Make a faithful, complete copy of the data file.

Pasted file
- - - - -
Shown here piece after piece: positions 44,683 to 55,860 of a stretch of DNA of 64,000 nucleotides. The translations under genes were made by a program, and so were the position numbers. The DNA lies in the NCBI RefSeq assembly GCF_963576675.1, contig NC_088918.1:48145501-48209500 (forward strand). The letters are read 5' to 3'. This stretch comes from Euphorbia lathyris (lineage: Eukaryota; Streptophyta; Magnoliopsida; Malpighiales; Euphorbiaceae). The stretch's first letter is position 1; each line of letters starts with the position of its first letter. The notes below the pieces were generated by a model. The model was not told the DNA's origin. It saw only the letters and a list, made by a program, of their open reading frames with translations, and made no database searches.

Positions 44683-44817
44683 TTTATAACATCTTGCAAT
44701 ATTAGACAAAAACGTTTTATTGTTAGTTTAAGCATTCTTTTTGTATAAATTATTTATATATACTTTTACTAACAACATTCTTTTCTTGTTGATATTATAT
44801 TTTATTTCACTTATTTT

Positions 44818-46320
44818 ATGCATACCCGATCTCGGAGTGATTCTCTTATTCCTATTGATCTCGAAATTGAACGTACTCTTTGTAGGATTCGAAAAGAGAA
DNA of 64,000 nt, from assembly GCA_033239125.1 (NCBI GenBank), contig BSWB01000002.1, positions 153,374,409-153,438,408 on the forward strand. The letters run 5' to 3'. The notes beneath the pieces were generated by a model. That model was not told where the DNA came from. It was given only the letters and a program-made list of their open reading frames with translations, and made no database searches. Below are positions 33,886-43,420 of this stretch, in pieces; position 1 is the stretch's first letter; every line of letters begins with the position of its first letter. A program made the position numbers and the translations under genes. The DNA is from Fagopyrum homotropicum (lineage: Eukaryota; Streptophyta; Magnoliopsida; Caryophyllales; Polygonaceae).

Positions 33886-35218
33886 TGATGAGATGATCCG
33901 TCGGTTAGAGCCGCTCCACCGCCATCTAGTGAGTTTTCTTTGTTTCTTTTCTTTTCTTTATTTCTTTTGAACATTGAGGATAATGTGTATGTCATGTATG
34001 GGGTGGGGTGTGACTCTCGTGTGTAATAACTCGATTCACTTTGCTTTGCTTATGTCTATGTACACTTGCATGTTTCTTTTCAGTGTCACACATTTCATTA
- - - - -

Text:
Shown here piece after piece: positions 44,683 to 55,860 of a stretch of DNA of 64,000 nucleotides. The translations under genes were made by a program, and so were the position numbers. The DNA lies in the NCBI RefSeq assembly GCF_963576675.1, contig NC_088918.1:48145501-48209500 (forward strand). The letters are read 5' to 3'. This stretch comes from Euphorbia lathyris (lineage: Eukaryota; Streptophyta; Magnoliopsida; Malpighiales; Euphorbiaceae). The stretch's first letter is position 1; each line of letters starts with the position of its first letter. The notes below the pieces were generated by a model. The model was not told the DNA's origin. It saw only the letters and a list, made by a program, of their open reading frames with translations, and made no database searches.

Positions 44683-44817
44683 TTTATAACATCTTGCAAT
44701 ATTAGACAAAAACGTTTTATTGTTAGTTTAAGCATTCTTTTTGTATAAATTATTTATATATACTTTTACTAACAACATTCTTTTCTTGTTGATATTATAT
44801 TTTATTTCACTTATTTT

Positions 44818-46320
44818 ATGCATACCCGATCTCGGAGTGATTCTCTTATTCCTATTGATCTCGAAATTGAACGTACTCTTTGTAGGATTCGAAAAGAGAA
DNA of 64,000 nt, from assembly GCA_033239125.1 (NCBI GenBank), contig BSWB01000002.1, positions 153,374,409-153,438,408 on the forward strand. The letters run 5' to 3'. The notes beneath the pieces were generated by a model. That model was not told where the DNA came from. It was given only the letters and a program-made list of their open reading frames with translations, and made no database searches. Below are positions 33,886-43,420 of this stretch, in pieces; position 1 is the stretch's first letter; every line of letters begins with the position of its first letter. A program made the position numbers and the translations under genes. The DNA is from Fagopyrum homotropicum (lineage: Eukaryota; Streptophyta; Magnoliopsida; Caryophyllales; Polygonaceae).

Positions 33886-35218
33886 TGATGAGATGATCCG
33901 TCGGTTAGAGCCGCTCCACCGCCATCTAGTGAGTTTTCTTTGTTTCTTTTCTTTTCTTTATTTCTTTTGAACATTGAGGATAATGTGTATGTCATGTATG
34001 GGGTGGGGTGTGACTCTCGTGTGTAATAACTCGATTCACTTTGCTTTGCTTATGTCTATGTACACTTGCATGTTTCTTTTCAGTGTCACACATTTCATTA